Quite a few folks on another web group I belong to have recently been very critical of the declining quality of wide whitewall Coker tires and have had much better luck with Diamond Back tires. They also have the 'bias-look' tires.
https://dbtires.com/

If you don't need the pricey wide whites ($200-ish each) some of the discount store auto service places (Walmart) sell a nice Hankook brand tire for about 1/4 the price.
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Old 09-03-2019, 09:42 PM   #8
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Default Re: tires

I’ve run a couple sets of Hankook’s, they’re fine tires.
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Old 09-03-2019, 10:17 PM   #9
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Default Re: tires

If you want the safety and maybe a little better handling than bias ply, go with the new American Classic bias look radials. They are available in 670-15 and 710-15's and have the narrow tread width like the original tires. I have them on my '55 Courier and steering is real easy, even if the car is barely moving.
My '55 Fairlane has P205-75R15's on the front, but that car has Master Guide power assist, so it seems easy, but if engine is shut off and car is rolling slowly, you'd better have Arnold Schwarzeneggar in there turning the wheel.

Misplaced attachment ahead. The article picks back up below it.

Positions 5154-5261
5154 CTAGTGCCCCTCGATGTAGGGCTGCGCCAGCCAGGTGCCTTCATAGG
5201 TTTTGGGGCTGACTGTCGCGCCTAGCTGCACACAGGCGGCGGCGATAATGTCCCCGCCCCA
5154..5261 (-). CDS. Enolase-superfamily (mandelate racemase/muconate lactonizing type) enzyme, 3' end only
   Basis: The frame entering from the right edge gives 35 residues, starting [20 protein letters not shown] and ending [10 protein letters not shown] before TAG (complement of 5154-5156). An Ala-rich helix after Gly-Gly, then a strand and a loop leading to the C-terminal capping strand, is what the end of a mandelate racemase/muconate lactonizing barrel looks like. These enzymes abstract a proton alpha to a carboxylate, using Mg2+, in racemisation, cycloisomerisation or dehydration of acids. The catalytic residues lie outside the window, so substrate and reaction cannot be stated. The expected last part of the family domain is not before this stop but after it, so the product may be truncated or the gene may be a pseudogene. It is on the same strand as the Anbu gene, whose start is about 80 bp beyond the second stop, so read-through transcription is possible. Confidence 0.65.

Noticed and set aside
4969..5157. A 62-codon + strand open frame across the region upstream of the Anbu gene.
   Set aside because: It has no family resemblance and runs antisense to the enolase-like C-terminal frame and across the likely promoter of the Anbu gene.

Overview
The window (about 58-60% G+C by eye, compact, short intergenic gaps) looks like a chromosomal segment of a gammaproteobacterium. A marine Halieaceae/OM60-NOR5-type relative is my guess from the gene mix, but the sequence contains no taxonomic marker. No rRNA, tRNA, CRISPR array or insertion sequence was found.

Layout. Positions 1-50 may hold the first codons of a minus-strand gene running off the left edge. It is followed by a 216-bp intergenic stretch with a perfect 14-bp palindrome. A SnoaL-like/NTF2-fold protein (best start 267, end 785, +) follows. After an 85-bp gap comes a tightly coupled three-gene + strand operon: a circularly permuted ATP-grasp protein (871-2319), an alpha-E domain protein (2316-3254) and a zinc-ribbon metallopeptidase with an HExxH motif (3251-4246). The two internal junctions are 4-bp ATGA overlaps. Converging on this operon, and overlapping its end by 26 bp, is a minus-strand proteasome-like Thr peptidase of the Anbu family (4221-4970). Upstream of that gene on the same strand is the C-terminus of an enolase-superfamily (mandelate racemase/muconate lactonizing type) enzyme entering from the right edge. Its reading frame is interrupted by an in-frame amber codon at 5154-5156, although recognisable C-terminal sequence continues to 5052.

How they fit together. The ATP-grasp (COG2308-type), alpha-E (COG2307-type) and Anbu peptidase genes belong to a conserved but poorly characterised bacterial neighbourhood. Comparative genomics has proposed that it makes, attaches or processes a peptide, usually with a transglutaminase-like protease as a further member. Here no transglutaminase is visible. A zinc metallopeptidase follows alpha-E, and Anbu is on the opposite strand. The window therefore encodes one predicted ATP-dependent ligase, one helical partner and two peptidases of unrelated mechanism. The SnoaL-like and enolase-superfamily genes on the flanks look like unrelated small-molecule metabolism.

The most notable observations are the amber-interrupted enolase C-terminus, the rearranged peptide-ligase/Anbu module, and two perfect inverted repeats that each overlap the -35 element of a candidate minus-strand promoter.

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Old 09-05-2019, 09:10 AM   #10
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Default Re: tires

I had radials installed on my 56 Ford after owning it for 25 years. It was like getting a new car. Improved the handling tremendously. I didn't really notice any difference turning it from a stopped position, if I keep them properly inflated. If they are even just a few pounds underinflated, then I noticed it is harder to turn the steering wheel. Keeping them even a pound or two over inflated makes them easier to turn too.
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Old 09-05-2019, 12:16 PM   #11
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Default Re: tires

WOW! Thks for all the feedback. Have found 60-15s here in Alaska. Slightly used but not much. If it doesn't pan out, I will eventually order radials but coker wants $150.00 freight each. Thanks again!
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Old 09-05-2019, 02:45 PM   #12
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Default Re: tires

Check the Date Code on the sidewall of the used tires. (photo below)

If they're more than 8 to maybe 10 years old they aren't safe at hiway speeds, putt-putting around town would be ok. Think twice about old used tires since your daughter will be driving the car.

My '55 came to me with a new looking set of Michelin's radials on it, virtually no tread wear.
But they were 23+ years old with dried up rubber and went in the dumpster.
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Old 09-05-2019, 04:35 PM   #13
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Default Re: tires

Quote:
Originally Posted by dmsfrr View Post
Check the Date Code on the sidewall of the used tires. (photo below)